JOURNAL ARTICLE

The epidemiology of diagnosed pulmonary embolism and deep venous thrombosis in the elderly

W D Kniffin, J A Baron, J Barrett, J D Birkmeyer, F A Anderson
Archives of Internal Medicine 1994 April 25, 154 (8): 861-6
8154949

BACKGROUND: There are no studies that define the basic epidemiology of pulmonary embolism (PE) and deep venous thrombosis (DVT) in the elderly. This project was undertaken to provide that information.

METHODS: We obtained all Medicare claims during the period 1986 through 1989 from a random 5% sample of US Medicare enrollees. By selecting codes used for diagnoses and treatment, we identified 7174 cases of PE and 8923 cases of DVT. These cohorts were analyzed to provide incidence by age, race, sex, and geographic location; frequency of invasive treatment; frequency of PE after treatment for DVT; frequency of recurrence of PE; and survival after diagnosis.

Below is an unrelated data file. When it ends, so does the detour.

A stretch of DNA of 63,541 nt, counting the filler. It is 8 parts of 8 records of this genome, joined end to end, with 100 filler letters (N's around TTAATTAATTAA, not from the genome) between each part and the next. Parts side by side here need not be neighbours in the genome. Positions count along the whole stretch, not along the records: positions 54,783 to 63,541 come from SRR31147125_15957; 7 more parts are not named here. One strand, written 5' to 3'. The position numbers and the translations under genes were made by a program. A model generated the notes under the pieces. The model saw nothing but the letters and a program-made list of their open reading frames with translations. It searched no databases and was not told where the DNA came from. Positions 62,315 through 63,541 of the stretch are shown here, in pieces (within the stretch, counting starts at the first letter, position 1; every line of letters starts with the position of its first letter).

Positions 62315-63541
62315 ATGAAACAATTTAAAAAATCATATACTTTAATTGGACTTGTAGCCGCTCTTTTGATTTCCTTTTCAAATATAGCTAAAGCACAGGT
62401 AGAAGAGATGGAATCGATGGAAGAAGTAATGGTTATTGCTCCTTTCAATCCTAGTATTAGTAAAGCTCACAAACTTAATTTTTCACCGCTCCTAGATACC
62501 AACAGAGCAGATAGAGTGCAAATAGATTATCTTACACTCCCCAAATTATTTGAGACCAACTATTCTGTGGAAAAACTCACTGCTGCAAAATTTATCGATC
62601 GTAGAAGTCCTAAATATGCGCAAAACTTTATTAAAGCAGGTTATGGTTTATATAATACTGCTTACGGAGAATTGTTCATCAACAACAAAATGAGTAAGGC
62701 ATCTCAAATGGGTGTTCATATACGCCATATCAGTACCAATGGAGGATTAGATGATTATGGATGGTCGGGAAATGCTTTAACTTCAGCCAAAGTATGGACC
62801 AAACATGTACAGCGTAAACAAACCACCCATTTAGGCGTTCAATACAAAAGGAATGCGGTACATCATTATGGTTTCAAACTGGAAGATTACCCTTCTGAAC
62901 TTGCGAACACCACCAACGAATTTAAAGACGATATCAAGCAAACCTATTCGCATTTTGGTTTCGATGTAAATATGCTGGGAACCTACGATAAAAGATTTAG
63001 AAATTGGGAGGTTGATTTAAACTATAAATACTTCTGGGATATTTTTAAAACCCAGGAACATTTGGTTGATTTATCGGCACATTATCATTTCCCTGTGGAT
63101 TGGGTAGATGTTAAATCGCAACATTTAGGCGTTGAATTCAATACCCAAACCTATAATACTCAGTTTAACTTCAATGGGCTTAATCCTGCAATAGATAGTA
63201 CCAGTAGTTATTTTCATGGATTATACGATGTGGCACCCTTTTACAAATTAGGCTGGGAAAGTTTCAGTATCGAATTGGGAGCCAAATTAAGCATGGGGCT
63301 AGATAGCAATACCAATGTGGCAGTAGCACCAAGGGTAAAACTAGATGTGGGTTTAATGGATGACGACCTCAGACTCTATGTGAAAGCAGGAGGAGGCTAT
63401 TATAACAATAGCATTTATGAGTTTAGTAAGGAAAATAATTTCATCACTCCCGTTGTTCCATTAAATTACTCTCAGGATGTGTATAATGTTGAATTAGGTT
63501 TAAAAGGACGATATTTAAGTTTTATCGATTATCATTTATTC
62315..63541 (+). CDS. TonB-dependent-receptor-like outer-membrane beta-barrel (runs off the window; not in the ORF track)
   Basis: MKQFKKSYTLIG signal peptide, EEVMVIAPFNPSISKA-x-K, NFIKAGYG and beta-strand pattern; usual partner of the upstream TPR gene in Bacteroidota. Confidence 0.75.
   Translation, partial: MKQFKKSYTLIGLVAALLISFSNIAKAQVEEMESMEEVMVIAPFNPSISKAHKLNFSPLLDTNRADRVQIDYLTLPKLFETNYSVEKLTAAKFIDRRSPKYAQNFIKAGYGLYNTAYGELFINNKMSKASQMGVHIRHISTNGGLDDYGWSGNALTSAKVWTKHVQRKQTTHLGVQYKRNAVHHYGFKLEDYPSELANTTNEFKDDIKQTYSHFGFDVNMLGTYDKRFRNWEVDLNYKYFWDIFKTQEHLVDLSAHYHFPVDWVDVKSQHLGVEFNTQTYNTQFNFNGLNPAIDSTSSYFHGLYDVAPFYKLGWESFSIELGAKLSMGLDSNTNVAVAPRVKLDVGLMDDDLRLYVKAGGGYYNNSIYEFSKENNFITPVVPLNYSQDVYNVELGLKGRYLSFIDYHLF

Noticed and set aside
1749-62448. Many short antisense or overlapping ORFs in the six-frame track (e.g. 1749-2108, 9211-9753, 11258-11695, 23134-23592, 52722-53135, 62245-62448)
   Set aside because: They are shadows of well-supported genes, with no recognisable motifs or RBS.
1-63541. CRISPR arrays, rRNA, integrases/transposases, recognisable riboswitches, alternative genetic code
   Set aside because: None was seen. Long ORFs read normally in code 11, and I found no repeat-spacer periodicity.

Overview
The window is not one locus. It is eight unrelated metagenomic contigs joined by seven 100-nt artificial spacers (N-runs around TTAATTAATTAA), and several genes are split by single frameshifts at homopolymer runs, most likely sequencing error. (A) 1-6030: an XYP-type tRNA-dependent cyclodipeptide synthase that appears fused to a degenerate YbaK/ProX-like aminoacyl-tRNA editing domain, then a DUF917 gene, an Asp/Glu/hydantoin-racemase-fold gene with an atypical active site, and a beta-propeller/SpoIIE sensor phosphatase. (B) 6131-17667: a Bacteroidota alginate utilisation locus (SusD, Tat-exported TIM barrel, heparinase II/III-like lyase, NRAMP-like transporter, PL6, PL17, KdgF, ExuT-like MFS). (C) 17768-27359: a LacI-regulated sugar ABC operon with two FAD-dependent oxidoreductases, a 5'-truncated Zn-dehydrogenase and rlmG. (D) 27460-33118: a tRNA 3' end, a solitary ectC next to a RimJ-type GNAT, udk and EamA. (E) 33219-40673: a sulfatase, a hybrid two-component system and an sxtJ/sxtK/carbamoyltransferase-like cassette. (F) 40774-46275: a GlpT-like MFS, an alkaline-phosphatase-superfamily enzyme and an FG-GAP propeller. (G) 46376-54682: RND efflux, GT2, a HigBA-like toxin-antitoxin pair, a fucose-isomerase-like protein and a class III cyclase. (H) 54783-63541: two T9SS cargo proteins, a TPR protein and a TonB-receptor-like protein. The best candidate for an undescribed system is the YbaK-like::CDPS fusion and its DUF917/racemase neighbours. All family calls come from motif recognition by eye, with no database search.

RESULTS: Annual incidence rates per 1000 at age 65 to 69 years for PE and DVT were 1.3 and 1.8, respectively. Both rates increased steadily with age to 2.8 and 3.1 by age 85 to 89 years. For PE, women had lower rates than men (adjusted relative risk, 0.86; 95% confidence interval, 0.82 to 0.90), and blacks had higher rates than whites (adjusted relative risk, 1.25; 95% confidence interval, 1.15 to 1.36). For DVT, the associations with gender and race were weaker and in the opposite direction. Pulmonary embolectomy was done in 0.2% of cases of PE; interruption of the vena cava was done in 4.4% of cases of PE and in 2% of cases of DVT. Thrombectomy was done in 0.3% of all cases. Pulmonary embolism occurred in 1.7% of patients with DVT within 1 year of hospital discharge for initial treatment. The 1-year recurrence rate for PE was 8.0%. In-hospital mortality associated with PE and DVT was 21% and 3%, respectively. One-year mortality was 39% and 21%, respectively.

CONCLUSIONS: Pulmonary embolism and DVT are common problems in the elderly. Both increase with age, but the effects of race and sex are small. Current treatment patterns appear to be effective in preventing both PE after DVT and recurrence of PE. Both are associated with substantial 1-year mortality, suggesting the need to understand the role of associated conditions as well as the indications for prophylaxis and the methods of treatment.

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